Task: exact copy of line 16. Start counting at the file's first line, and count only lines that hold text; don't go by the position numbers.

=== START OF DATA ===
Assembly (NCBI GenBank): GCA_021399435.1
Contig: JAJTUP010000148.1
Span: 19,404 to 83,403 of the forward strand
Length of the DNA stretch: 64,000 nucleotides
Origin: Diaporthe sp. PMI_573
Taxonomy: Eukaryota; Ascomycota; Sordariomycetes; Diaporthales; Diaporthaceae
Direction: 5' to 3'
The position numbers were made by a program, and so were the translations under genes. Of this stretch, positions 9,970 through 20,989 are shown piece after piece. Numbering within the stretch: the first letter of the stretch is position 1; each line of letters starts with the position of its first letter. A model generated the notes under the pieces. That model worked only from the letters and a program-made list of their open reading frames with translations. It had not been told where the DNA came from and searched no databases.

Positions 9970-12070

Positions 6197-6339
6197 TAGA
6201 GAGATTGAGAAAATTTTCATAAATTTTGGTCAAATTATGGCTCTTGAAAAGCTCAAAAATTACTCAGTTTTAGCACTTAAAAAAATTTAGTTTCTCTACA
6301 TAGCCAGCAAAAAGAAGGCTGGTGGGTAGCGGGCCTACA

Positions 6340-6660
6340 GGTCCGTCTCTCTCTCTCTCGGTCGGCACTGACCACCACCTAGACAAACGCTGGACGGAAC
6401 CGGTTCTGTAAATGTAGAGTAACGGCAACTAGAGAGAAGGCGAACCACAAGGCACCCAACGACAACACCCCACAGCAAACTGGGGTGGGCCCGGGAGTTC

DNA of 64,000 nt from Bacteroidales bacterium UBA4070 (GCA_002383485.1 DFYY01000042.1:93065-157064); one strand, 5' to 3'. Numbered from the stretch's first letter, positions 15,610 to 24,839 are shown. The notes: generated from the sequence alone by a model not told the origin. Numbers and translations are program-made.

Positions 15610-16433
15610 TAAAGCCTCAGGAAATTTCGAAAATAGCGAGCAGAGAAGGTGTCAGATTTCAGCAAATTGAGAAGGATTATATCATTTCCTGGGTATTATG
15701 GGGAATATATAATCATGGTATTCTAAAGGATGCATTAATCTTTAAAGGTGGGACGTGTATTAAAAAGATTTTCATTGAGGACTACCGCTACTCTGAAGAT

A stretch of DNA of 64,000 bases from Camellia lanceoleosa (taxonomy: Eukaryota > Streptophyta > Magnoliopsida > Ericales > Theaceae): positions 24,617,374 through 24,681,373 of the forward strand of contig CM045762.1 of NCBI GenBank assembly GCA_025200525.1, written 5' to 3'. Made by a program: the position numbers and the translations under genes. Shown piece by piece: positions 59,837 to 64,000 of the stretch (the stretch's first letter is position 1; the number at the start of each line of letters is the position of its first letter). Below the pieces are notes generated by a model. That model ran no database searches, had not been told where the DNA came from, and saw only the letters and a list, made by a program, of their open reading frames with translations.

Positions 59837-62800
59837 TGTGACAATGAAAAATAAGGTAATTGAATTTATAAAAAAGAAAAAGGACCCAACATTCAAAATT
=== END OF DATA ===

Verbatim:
6401 CGGTTCTGTAAATGTAGAGTAACGGCAACTAGAGAGAAGGCGAACCACAAGGCACCCAACGACAACACCCCACAGCAAACTGGGGTGGGCCCGGGAGTTC